Beacon Lesson Plan Library

The Human Jigsaw

Carla Lovett

Description

Using Thomas Paine's "The Crisis, No. 1" from The American Crisis, students form a human jigsaw as they find the main idea, supporting details, persuasive arguments, imagery, and emotional appeals. Prior experience with the elements listed is assumed.

Standards

Florida Sunshine State Standards
LA.A.2.4.1
The student determines the main idea and identifies relevant details, methods of development, and their effectiveness in a variety of types of written material.

LA.E.2.4.4
The student understands the use of images and sounds to elicit the reader's emotions in both fiction and nonfiction.

LA.E.2.4.5
The student analyzes the relationships among author's style, literary form, and intended impact on the reader.

Florida Process Standards
Critical and Creative Thinkers
04 Florida students use creative thinking skills to generate new ideas, make the best decision, recognize and solve problems through reasoning, interpret symbolic data, and develop efficient techniques for lifelong learning.

Materials

- "The Crisis, No. 1" from The American Crisis, a series of tracts concerning the revolution in America by Thomas Paine (in most American literature texts)
- Copies of "The Crisis, No. 1" Jigsaw Worksheet (See Attached File)
- Pen or pencil
- Paper

Preparations

1. Download "The Crisis, No.1" Jigsaw Worksheet from the Attached File and make a copy for each student.
2. Read "The Crisis, No. 1" by Thomas Paine and identify the main idea, supporting details, persuasive arguments, vivid imagery, and emotional appeals.

Procedures

1. Tell students that today they will form a human jigsaw puzzle as they practice finding the main idea, supporting details, persuasive arguments, imagery, and emotional appeals in "The Crisis, No. 1," a tract from a series of tracts concerning the revolution called The American Crisis by Thomas Paine. (5 minutes)

2. Ask students to read "The Crisis, No. 1" individually. (15 minutes)

3. Divide students into five groups of five or six groups of six, depending on the number of students in class. Any number of groups will work, but it is best if you have the same number of students in each group as there are total groups. Give each student a copy of "The Crisis, No.1" Jigsaw Worksheet. (See Attached File.) Explain to students that each group works together to answer the questions on the worksheet as thoroughly as possible. Tell students that if they disagree on one point or another, they should discuss the issue until they can come to a consensus. Tell students to record their group findings under the heading "Initial Group" for each question on the worksheet. (35 minutes)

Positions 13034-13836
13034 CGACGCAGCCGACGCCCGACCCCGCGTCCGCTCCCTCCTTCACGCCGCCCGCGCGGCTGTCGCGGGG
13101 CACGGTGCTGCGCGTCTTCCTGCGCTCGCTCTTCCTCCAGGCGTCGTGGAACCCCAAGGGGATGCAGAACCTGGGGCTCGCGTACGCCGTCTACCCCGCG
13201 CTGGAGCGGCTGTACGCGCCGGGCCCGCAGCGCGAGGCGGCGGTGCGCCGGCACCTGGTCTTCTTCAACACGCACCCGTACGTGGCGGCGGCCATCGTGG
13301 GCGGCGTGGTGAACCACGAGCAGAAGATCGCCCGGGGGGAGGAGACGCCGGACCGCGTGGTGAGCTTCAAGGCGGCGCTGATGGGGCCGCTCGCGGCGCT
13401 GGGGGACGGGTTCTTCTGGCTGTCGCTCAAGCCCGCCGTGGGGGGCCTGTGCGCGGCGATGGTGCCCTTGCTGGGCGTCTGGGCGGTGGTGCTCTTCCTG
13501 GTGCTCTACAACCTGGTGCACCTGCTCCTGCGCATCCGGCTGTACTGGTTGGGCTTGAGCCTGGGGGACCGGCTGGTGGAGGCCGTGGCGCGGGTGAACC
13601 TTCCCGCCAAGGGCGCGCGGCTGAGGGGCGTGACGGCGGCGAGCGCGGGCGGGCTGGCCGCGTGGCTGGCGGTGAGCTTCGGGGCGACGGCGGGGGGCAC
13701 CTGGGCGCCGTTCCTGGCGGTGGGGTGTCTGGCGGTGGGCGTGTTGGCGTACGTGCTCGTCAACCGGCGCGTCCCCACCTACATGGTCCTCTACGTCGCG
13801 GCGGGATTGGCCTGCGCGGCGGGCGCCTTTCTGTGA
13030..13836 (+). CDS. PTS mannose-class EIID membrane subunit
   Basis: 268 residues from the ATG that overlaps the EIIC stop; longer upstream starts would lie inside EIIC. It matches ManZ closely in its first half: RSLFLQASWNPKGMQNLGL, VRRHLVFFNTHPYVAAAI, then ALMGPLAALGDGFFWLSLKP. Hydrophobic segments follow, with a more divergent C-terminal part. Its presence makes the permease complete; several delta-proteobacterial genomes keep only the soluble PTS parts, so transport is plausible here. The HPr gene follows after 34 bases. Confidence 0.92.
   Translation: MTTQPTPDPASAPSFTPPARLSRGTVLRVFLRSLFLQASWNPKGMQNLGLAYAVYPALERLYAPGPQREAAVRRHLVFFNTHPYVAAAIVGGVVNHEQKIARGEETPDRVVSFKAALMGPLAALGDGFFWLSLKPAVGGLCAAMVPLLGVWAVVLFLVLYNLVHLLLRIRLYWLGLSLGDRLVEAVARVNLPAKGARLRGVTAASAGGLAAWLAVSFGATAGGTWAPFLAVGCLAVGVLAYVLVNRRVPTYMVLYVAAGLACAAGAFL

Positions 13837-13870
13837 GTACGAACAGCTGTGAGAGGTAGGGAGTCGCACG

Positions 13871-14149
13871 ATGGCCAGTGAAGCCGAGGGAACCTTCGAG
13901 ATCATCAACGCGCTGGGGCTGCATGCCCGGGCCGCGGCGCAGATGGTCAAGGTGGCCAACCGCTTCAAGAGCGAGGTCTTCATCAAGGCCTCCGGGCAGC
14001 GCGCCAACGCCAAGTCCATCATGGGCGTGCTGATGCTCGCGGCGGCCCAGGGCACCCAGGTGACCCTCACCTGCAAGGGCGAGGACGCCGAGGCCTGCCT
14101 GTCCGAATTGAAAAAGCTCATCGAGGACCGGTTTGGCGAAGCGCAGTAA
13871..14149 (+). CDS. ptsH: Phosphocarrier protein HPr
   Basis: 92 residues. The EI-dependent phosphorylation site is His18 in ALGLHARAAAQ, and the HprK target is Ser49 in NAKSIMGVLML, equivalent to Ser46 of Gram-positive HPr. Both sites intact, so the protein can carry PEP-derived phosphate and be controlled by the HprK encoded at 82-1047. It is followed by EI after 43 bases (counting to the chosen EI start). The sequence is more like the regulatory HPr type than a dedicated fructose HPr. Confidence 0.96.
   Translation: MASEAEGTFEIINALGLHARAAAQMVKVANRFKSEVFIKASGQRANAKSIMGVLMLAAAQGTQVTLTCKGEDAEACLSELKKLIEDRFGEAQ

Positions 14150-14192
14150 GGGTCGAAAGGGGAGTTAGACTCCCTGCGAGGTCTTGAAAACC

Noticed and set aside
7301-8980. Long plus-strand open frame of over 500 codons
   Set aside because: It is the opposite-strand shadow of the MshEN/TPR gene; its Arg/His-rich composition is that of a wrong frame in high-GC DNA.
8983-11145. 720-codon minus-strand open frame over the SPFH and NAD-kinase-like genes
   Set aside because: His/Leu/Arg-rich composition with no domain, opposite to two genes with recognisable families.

4. After the initial group has completed their portion of the worksheet, tell students that it is time to form the jigsaw. Instruct one person from each group to join another group so that the five or six groups are now comprised of one person from each of the original groups. Tell students that in their newly formed groups, each person shares the findings of the original groups. Explain to students that they should compare the answers found in each group. Tell them that if they discover differences among initial group answers, they must discuss the answers and come to a consensus on whether they will record those answers on their worksheets. Tell students to record their findings for this group under the heading "Jigsaw Group" for each question on the worksheet. (35 minutes)

5. At the end of class, ask students to turn in their completed worksheets. Collect the assignment and assess. (See Assessment.)

Assessments

Use "The Crisis, No. 1" Jigsaw Worksheet to formatively asses the students' ability to identify:
-the main idea
-supporting details
-persuasive arguments
-vivid imagery
-emotional appeals

Keep in mind that all groups may not have the same answers that you do for examples of details, imagery, etc. If students' answers vary from yours, be willing to listen to their reasoning behind their answers. If the reasoning is valid and is supported by the text, you should accept their answer.

Note: Because this lesson is done in groups, additional practice/assessment is necessary to be certain that each individual is able to meet the standards addressed. This lesson is intended as one of many opportunities for students to practice these skills.

Extensions

1. Students can be assigned the reading of "The Crisis, No. 1" for homework on the day before the lesson so that they come to class prepared to get into the first group.
2. A follow-up discussion with the class at the end of the period or during the next class meeting would allow everyone to hear the differences and similarities in the answers of all groups. The goal of this discussion would be to reach a consensus as an entire class.
3. The human jigsaw concept can be adapted to almost any material your students may be using.
4. This lesson can be extended to one and a half or two class periods to allow each group more time to find more specifics from the text or to allow additional time for students to read "The Crisis, No. 1."
5. The first line of "The Crisis, No. 1" is, "These are the times that try men's souls." Have students write an essay in which they agree or disagree that these are still the times that try men's souls and tell why or why not.

Web Links

Web supplement for The Human Jigsaw
A Hypertext on American History: A Biography of Thomas Paine

Attached Files

The Crisis, No. 1 Jigsaw Worksheet.     File Extension: pdf

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